Hitch on the Hump:The Man Who Knew Too Much (1934)

Remakes are a touchy subject with film fans. Very seldom does one find a remake that stacks up to the original, and it is rarer that such a feat would come from the same director. In 1956, Alfred Hitchcock remade The Man Who Knew Too Much, the film that first garnered him success in America, with James Stewart and Doris Day taking on the lead roles. It was a grand success, but in the years since the argument over which version was best has been a source of bickering among Hitchcock fans. Hitch once told Francois Truffaut that his 1934 film was the product of a “talented amateur and the second made by a professional.” I’ve previously reviewed the 1956 version, and I thought it was high time I turned my eye toward the original film. While neither seems like an amateur work, there are surely plusses and minuses to each of the versions.

The kernel of the idea that would become The Man Who Knew Too Much originally stemmed from a script by Michael Balcon and playwright Charles Bennett. Based off the popular Bulldog Drummond books, the script was then entitled Bulldog Drummond’s Baby. It followed the daring English detective on vacation in Switzerland where he stumbles on a ring of spies who kidnap his titular baby to ensure his silence. Balcon, who was now the head of British studio Gaumont, asked Hitchcock to retrieve the rights to the script, then owned by British International Pictures, and the director did so selling it back to Balcon at a hefty profit. After going through a groupthink process where Hitchcock seemingly consulted every writer he knew, the story that emerged lost the detective, changed the hero to a heroine, and the baby became a precocious twelve year old. In the wake of his last film, the Johann Strauss biopic Waltzes from Vienna, the most important thing to Hitchcock was returning to the kind of suspense film he relished making.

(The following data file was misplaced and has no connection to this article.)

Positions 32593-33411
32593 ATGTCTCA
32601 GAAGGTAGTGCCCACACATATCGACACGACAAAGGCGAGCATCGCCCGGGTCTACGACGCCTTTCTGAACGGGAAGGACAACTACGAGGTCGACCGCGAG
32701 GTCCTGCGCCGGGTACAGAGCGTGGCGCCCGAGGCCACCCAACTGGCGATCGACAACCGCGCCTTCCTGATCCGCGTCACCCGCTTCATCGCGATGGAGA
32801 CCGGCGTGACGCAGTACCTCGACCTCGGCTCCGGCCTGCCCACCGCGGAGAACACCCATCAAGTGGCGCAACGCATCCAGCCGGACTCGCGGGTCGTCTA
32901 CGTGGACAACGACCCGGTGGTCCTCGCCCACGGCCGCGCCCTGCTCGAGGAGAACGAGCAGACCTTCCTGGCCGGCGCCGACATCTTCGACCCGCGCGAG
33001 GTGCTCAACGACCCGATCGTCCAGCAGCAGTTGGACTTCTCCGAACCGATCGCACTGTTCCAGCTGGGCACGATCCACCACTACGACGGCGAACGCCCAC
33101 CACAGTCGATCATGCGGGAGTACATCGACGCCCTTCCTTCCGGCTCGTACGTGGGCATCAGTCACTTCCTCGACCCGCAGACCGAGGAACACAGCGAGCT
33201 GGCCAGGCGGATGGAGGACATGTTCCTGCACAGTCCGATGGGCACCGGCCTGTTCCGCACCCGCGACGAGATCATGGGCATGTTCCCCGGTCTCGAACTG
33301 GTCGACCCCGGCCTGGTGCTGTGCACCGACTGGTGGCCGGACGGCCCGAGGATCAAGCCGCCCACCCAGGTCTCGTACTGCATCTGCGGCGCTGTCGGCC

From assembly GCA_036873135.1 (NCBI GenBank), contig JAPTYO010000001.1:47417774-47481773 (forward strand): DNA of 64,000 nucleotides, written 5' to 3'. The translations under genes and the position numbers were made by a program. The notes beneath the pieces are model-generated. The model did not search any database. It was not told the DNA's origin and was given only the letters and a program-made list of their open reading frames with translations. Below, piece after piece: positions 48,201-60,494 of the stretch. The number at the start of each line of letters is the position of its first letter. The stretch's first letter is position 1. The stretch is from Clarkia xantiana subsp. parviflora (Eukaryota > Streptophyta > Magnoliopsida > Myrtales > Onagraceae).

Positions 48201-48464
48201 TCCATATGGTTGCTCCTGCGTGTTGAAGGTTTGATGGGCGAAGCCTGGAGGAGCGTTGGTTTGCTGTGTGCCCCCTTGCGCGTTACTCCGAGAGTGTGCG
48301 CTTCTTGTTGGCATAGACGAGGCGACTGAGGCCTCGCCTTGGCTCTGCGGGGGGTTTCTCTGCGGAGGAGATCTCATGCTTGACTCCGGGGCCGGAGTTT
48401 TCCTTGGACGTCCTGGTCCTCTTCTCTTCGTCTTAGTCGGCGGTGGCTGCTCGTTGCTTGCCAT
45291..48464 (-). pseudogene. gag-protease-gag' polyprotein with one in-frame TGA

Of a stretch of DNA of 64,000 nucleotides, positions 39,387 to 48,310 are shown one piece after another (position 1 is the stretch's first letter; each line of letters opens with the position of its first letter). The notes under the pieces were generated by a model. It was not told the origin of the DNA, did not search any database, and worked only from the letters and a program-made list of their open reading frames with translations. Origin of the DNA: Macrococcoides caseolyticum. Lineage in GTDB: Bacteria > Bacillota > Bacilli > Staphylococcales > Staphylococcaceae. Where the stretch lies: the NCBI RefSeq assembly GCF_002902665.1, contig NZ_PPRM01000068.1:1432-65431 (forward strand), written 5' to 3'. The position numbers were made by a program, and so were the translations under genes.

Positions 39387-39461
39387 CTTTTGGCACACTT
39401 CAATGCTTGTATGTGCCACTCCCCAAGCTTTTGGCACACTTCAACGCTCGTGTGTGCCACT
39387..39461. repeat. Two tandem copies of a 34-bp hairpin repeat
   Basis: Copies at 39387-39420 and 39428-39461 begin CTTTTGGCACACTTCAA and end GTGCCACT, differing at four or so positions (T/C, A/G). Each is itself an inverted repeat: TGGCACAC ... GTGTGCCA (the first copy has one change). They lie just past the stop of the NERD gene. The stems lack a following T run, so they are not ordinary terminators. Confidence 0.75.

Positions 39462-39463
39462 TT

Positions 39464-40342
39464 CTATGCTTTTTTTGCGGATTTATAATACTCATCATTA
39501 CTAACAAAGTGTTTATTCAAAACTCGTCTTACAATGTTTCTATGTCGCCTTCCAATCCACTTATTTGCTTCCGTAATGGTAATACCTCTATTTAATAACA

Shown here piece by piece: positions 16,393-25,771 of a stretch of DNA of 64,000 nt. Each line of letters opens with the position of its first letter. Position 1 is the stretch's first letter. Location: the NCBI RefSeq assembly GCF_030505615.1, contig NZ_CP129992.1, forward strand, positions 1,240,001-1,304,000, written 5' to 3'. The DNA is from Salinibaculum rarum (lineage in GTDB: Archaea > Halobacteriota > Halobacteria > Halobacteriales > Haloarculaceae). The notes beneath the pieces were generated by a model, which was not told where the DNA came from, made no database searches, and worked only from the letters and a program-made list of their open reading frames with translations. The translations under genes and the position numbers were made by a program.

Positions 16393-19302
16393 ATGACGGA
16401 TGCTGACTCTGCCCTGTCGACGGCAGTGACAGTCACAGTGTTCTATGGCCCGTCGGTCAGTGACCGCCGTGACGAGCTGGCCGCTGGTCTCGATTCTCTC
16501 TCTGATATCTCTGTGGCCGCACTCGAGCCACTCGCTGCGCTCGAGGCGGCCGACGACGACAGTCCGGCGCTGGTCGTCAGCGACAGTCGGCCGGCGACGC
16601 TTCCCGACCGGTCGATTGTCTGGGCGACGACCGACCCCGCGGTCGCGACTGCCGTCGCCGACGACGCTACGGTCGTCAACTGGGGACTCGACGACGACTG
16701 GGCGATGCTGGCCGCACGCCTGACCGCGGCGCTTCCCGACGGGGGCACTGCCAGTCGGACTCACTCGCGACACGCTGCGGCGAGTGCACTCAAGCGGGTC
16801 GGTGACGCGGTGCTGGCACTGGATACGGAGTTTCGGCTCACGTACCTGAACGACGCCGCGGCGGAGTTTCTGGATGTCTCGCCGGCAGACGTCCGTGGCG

The story begins in Switzerland where Bob Laurence (Leslie Banks) and his daughter Betty (Nova Pilbeam) watch Bob’s wife Jill (Edna Best) participate in a skeet shooting competition. Jill gets distracted by the chime of a watch and loses the match, but later that evening she’s having a lovely time dancing with her friend Louis (Pierre Fresnay) until he is suddenly gunned down. With his last breath, he tells Jill where to find information that must be taken to the British consulate to prevent an assassination. Bob recovers the clue from Louis’ room, but the assassins, lead by the villainous Abbott (Peter Lorre), have taken Betty hostage. The Laurences have no choice but to return to England, and while Bob tries to save Betty, Jill must find a way to prevent the diplomat from being killed.